Search

Fossil Coast Explores Chesil Beach Along the Jurassic Coast

Fossil Coast explores Chesil Beach or Chesil Bank a 29 km naturally formed pebble and shingle tombolo formed following the last ice age and connects the Isle of Portland starting at the high limestone cliffs of Chesilton to the harbour breakwaters in West Bay near Bridport.

Sunset over Chesil Beach by Victoria Welton - Fossil Coast Drinks Co
Sunset over Chesil Beach by Victoria Welton

Between Abbotsbury and the Isle of Portland Chesil Beach is separated from the mainland by Fleet Lagoon, the largest tidal lagoon in the UK stretching 19 km and one of the most important Marine Protected Areas in the country. The Fleet is home to many wading birds and Abbotsbury Swannery, and fossils can be found in the sand. Both Chesil Beach and the Fleet Lagoon are a Site of Special Scientific Interest.

View of Chesil Beach and The Fleet by Nick Fewings - Fossil Coast Drinks Co
View of Chesil Beach and The Fleet by Nick Fewings
One of the best places to learn about Chesil Beach is at The Fine Foundation Chesil Beach Centre, run by the Dorset Wildlife Trust where you can learn more about Chesil Beach and the rich wildlife and history associated with it.

Chesil Beach was formed during the Holocene Epoch. This is the name to the most recent interval of the Earth’s history dating back 11,700 years ago until present day. The sediments of the Holocene, both continental and marine, cover the largest area of the globe of any epoch in the geologic record.

Chesil Beach by Mia Nicoll - Fossil Cost Drinks Co
Chesil Beach by Mia Nicoll

The pebbles of Chesil Beach are mainly flint and chert from the Cretaceous and Jurassic rocks. Chert is a biological sedimentary rock composed of the mineral form of silicon dioxide (SiO2) that can form when microcrystals of silicon dioxide grow within soft sediments that will become limestone or chalk. The silicon dioxide in chert is biological origin sourced from diatoms and radiolarians that live in the shallow sea. As they died their silica skeletons fall to the sea bed bottom, dissolve, recrystallize, and over time form chert nodules.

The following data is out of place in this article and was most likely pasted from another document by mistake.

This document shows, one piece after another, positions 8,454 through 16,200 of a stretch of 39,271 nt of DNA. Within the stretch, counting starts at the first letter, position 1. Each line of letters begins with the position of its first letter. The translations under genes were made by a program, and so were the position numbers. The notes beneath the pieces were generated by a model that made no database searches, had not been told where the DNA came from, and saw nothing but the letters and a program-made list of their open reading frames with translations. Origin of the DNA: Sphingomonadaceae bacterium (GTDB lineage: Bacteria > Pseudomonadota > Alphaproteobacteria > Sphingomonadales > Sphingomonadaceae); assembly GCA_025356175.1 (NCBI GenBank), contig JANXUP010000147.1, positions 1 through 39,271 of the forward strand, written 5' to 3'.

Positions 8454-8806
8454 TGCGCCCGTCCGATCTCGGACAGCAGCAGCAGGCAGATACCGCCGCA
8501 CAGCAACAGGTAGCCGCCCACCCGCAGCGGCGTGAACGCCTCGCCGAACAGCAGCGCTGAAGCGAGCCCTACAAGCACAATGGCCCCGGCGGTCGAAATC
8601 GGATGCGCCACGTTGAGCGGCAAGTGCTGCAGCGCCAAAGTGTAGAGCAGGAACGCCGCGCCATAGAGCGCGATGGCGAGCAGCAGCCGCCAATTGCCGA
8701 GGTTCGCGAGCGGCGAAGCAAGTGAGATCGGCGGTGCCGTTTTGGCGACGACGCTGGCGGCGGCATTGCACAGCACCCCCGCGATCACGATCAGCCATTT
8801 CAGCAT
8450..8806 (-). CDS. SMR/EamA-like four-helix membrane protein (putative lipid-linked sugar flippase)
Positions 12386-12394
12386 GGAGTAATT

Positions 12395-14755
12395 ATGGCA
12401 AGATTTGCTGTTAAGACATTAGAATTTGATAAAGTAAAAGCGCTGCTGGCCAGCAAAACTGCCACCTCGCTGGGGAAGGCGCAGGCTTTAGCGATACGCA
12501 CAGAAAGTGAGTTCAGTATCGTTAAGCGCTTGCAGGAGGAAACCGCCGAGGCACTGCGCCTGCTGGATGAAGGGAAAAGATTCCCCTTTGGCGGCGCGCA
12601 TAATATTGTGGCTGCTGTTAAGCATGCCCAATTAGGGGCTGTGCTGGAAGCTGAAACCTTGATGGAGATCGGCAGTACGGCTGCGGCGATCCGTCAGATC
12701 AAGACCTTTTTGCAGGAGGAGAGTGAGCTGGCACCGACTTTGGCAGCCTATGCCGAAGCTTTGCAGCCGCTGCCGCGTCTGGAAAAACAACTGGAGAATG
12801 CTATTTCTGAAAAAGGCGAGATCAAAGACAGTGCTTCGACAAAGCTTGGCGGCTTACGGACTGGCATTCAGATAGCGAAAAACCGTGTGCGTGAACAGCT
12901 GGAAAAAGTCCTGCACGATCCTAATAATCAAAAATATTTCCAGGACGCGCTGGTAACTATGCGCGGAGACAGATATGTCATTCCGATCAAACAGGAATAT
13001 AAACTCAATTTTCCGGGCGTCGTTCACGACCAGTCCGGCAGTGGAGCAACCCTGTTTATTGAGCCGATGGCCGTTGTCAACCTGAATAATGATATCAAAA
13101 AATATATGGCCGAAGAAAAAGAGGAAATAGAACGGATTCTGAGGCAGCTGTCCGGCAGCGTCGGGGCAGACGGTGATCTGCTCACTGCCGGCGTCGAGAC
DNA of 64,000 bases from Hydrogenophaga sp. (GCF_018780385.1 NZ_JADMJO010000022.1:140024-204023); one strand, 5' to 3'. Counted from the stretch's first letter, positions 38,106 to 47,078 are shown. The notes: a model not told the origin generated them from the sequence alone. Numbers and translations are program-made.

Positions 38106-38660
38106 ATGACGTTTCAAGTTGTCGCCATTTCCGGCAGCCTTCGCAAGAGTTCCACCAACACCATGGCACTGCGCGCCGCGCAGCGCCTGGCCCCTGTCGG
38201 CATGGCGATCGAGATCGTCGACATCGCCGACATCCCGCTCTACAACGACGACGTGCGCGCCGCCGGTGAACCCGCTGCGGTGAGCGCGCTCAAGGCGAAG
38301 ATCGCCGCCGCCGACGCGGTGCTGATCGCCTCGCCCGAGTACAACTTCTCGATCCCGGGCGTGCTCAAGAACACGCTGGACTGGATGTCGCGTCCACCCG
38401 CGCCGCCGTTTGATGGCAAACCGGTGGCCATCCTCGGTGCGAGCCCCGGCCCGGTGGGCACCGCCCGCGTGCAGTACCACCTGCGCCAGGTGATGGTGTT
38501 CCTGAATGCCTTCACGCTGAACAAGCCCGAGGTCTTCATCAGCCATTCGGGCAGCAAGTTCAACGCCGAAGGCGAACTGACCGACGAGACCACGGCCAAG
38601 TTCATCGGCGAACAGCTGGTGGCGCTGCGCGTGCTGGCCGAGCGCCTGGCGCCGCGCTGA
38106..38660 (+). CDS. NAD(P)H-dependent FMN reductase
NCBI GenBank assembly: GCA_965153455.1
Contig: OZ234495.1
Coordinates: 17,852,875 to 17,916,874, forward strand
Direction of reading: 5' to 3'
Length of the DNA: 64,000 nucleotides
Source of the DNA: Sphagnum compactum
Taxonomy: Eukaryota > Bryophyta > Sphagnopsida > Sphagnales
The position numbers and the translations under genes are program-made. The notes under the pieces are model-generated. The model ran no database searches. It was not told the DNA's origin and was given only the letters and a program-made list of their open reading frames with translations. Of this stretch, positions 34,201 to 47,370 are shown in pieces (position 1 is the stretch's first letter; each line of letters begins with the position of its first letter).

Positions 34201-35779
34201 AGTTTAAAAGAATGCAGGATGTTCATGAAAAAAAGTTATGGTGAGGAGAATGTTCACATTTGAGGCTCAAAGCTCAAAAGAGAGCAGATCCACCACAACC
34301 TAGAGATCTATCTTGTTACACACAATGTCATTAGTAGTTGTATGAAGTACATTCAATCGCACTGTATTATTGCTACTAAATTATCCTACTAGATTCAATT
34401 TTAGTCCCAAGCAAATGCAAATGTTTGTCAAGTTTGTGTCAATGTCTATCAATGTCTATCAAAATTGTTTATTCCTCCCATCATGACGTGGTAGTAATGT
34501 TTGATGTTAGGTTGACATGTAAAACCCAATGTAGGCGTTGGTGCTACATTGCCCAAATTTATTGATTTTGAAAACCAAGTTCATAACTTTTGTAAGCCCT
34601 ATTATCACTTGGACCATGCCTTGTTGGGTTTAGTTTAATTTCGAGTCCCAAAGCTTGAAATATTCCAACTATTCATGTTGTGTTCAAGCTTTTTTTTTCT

During the last glacial period known as the Devensian the sea level was up to 120 meters lower than at present and a series of sand and gravel deposits accumulated on what is now the sea floor and potentially a large submerged bar on Lyme Bay.


It is believed that the initial formation of Chesil Beach began at the end of the Devensian between 20,000-14,000 years ago when a rapidly rising sea-level caused erosion of these seabed deposits and wave action drove the sands and gravels onshore forming a barrier beach.

An interesting feature of Chesil Beach is that the transportation of the shingle has had a lateral sorting or grading effect on the beach. Chesil Beach pebbles are graded from small to large in a south-eastward direction caused by the increasing impact from the wave energy derived from longshore drifting.


Longshore or littoral drift is the movement of material along the shore by the forces of wave action. When waves approach a beach at an angle the “swash” or waves moving along the beach carries material up and along the beach. The “backwash” of waves moving back down the beach carries this material by gravity back down the beach at right angles. This process slowly moves material along the beach and provides a link between erosion and deposition.


Then between 4,000-5,000 years relict cliffs of East Devon and West Dorset were eroded by the sea and supplied large quantities of gravel to the shore and drifted to the east. Over the last 500 years a combination of coastal recession and human intervention have now depleted the beaches to the west of West Bay, resulting in increased prominence of the headlands. A combination of human settlement along the coastal pocket beach are


as such as a Charmouth, Seatown, Eype and natural erosion of bays and headlands has cut off the supply of material to Chesil Beach. Chesil Beach is now regarded as a closed shingle system with a finite volume and sensitive to future environmental changes.


34 views0 comments